Myth simply means story, or proclamation.  More specifically, myths are usually origin stories—detailing the beginning of a people and often implying a destiny.  As stories, myths are old but nothing new, per se.  Myths persist all around us.  New myths are crafted, and old myths discarded.  It is this dialectical process of myths being replaced and new myths being established that causes one to equate myth with falsity; the old myth is displaced or discarded because it is false, the new story—which is nothing more than a new myth—takes its place because it is considered true until it is discarded by yet a new myth.

Humans are oral creatures.  Long before the invention of writing orality, the spoken word, was the main means of human communication.  We ought to be thankful that some of those ancient stories persisted through their writing down on clay tablets or papyrus.  Myths give us insights into the primordial past, a link between those of us in the present and our ancient ancestors of hundreds of thousands, and tens of thousands, years ago.

The academic study of myths, “mythology,” was originally the domain of philosophy.  Many philosophers involved in the study of myths do not treat myths as cheap or ignorant stories with no meaning that were the ramblings of unlearned and superstitious madmen as has become common on contemporary media airwaves.  Rather, those who study myths see the deep symbolism of myths.  While not necessarily accepting the “historicity” of myths, these students of myths see the deep, or inner, machinations of myths and what they are communicating—and truth is contained in these myths.

Modernity suffers from a problem long known to philosophers: The “Fact-Value” distinction.  Some argue that there is no distinction wherein all facts become values.  Others argue that there is a distinction between facts and values.  This problem can, perhaps, be better understood as the fact-truth distinction.  For pluralist philosophers, those who are in the inheritors of the Aristotelian and Christian traditions of philosophy, see distinctions as absolutely necessary for a proper understanding of the world because the world is made in plurality; distinctions, not homogenized singularity as the monists (who conflate facts and values, and facts and truths) do.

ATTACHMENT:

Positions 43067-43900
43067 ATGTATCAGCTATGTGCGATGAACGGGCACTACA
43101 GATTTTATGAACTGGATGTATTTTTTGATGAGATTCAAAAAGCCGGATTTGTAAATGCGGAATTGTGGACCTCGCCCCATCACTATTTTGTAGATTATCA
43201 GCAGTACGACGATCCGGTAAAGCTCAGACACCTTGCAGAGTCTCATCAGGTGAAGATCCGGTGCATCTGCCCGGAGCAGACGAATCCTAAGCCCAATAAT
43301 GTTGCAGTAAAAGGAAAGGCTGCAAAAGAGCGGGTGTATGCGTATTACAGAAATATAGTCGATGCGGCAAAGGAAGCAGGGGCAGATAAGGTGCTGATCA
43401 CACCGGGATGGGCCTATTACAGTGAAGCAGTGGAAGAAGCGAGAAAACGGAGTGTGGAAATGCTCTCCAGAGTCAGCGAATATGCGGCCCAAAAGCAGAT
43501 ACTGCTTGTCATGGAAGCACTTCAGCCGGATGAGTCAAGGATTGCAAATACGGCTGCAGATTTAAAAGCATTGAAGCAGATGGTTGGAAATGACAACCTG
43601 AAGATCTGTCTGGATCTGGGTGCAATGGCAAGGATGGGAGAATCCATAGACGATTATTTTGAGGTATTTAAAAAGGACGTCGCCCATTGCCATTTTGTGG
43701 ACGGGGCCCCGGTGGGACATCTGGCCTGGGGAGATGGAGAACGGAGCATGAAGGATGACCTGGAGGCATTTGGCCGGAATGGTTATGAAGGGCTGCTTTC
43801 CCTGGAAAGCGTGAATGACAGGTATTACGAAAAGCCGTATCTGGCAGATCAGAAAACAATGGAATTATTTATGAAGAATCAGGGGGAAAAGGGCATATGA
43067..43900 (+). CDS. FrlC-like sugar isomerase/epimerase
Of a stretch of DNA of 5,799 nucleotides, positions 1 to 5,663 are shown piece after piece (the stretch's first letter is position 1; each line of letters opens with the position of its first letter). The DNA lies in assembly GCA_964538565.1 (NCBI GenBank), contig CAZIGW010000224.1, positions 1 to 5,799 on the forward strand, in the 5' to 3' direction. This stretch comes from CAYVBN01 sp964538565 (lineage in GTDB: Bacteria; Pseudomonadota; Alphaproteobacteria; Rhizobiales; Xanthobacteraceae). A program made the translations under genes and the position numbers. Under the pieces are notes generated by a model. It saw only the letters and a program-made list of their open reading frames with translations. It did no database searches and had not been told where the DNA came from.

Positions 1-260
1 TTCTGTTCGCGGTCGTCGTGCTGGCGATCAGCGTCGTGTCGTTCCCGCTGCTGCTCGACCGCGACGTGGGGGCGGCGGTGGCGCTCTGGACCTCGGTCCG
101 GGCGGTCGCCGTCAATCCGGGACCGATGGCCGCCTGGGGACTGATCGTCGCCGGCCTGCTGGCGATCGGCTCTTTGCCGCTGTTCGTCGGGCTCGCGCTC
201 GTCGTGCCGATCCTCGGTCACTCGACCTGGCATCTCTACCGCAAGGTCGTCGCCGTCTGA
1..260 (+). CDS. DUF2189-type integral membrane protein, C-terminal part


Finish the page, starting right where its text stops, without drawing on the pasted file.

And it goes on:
Facts are properties of the material world and the phenomenological world.  For instance, a fact is that the Battle of Actium was fought on September 2, 31 B.C..  Another fact is that Julius Caesar was assassinated on March 15, 44 B.C.  Yet another fact is that white phosphorus ignites at 34-degrees Celsius (93-degrees Fahrenheit).  Facts are measurements, and facts can change; facts are measurements in time and space and related to time and space.  To illustrate, the fact is that one year I am X years old, but in another year I am Y years old and no longer X years old.  Facts can be fixed or changing measurements in time and space.  What we can say about this is that we live in a world with facts.

Truths are propositional statements that relate to the totality of being.  Thus, truth is equated with nature.  We can say something is true when it properly describes the nature of being.  Truths are also axiomatic, or metaphysical, claims.  Truth, therefore, does not change because truth is equivalent with nature and if nature changes that is to say it has no nature.  Truth cannot change, it is immutable and eternal.  What we can say about this is that we live in a world that has nature or does not have nature.  This is different than living in a world with facts.